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Autopsies reveal blood clots in organs of COVID-19 patients



DOCTORS are currently working to understand how the coronavirus disease affects the body using autopsies conducted on people who died of coronavirus.

  Chairman of the department of pathology at NYU Langone Medical Center, Dr. Amy Rapkiewicz, who made this known to journalists on Thursday, stated that one of the most remarkable findings concerned blood clotting.

  Rapkiewicz disclosed that some COVID-19 patients are known to develop blood clotting issues, but  described the degree and the extent to which that occurs as “dramatic” .

  According to her, in the early stages of the pandemic, bedside clinicians noticed a lot of blood clotting “in lines and various large vessels.

  “What we saw at autopsy was sort of an extension of that. The clotting was not only in the large vessels but also in the smaller vessels. And this was dramatic, because though we might have expected it in the lungs, we found it in almost every organ that we looked at in our autopsy study.”

  The study outlining the findings was published at the in The Lancet journal EClinical Medicine at the  end of June. The autopsies also showed something unusual about megakaryocytes or large bone marrow cells.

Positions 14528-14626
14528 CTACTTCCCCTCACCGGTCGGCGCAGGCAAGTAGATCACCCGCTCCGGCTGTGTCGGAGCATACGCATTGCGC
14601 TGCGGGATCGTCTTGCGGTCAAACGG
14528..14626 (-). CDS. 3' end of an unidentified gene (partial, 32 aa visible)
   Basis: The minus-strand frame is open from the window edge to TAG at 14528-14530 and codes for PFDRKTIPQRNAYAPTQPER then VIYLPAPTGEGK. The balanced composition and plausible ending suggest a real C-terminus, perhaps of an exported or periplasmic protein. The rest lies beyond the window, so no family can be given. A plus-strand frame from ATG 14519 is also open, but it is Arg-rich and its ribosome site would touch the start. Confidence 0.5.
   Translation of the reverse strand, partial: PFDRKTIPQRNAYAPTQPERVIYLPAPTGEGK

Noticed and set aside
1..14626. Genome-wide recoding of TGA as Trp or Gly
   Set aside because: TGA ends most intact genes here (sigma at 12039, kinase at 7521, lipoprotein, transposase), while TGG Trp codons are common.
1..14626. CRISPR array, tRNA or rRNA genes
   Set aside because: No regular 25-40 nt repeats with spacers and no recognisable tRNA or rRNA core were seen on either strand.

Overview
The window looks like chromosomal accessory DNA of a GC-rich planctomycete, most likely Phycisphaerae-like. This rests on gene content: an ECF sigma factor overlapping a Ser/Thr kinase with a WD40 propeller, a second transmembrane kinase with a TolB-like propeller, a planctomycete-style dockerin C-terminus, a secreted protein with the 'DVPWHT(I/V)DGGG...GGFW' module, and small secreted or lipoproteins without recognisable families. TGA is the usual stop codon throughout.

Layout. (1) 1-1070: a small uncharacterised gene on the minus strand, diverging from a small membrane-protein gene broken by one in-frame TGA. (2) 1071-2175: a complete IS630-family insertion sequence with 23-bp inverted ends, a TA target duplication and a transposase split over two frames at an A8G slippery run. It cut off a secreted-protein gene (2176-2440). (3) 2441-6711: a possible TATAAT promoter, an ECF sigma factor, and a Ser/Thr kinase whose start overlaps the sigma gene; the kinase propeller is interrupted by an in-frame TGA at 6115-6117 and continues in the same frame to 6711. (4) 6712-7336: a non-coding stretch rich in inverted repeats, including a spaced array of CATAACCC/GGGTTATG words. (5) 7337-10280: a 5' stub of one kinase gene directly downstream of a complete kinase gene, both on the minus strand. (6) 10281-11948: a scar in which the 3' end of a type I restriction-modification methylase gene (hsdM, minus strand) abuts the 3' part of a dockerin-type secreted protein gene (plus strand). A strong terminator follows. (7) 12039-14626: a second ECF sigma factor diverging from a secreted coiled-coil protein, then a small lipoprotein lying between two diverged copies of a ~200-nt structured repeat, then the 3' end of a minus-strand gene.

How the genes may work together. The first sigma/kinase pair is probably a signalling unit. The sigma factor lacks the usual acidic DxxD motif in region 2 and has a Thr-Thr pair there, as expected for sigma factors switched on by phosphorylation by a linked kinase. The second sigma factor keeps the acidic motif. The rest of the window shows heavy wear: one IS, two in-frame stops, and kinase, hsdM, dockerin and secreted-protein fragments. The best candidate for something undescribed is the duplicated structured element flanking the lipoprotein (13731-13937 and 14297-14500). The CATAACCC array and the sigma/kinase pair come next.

She said they usually don’t circulate outside the bones and lungs. “We found them in the heart and the kidneys and the liver and other organs. Notably in the heart, megakaryocytes produce something called platelets that are intimately involved in blood clotting.

   Researchers hope to discover how these cells influence small vessel clotting in COVID-19. Pathologists have been surprised by something they didn’t find. During early stages of the pandemic, doctors thought the virus would provoke inflammation in the heart with myocarditis. But autopsies have found a very low incident of myocarditis”.

 “Opportunities – if there is one to count in the virus” is that pathologists have had a chance to examine the organs of many COVID-19 victims and investigate the disease processes that take place.

  She said that opportunity really wasn’t available with H1N1 or the original SARS outbreak.

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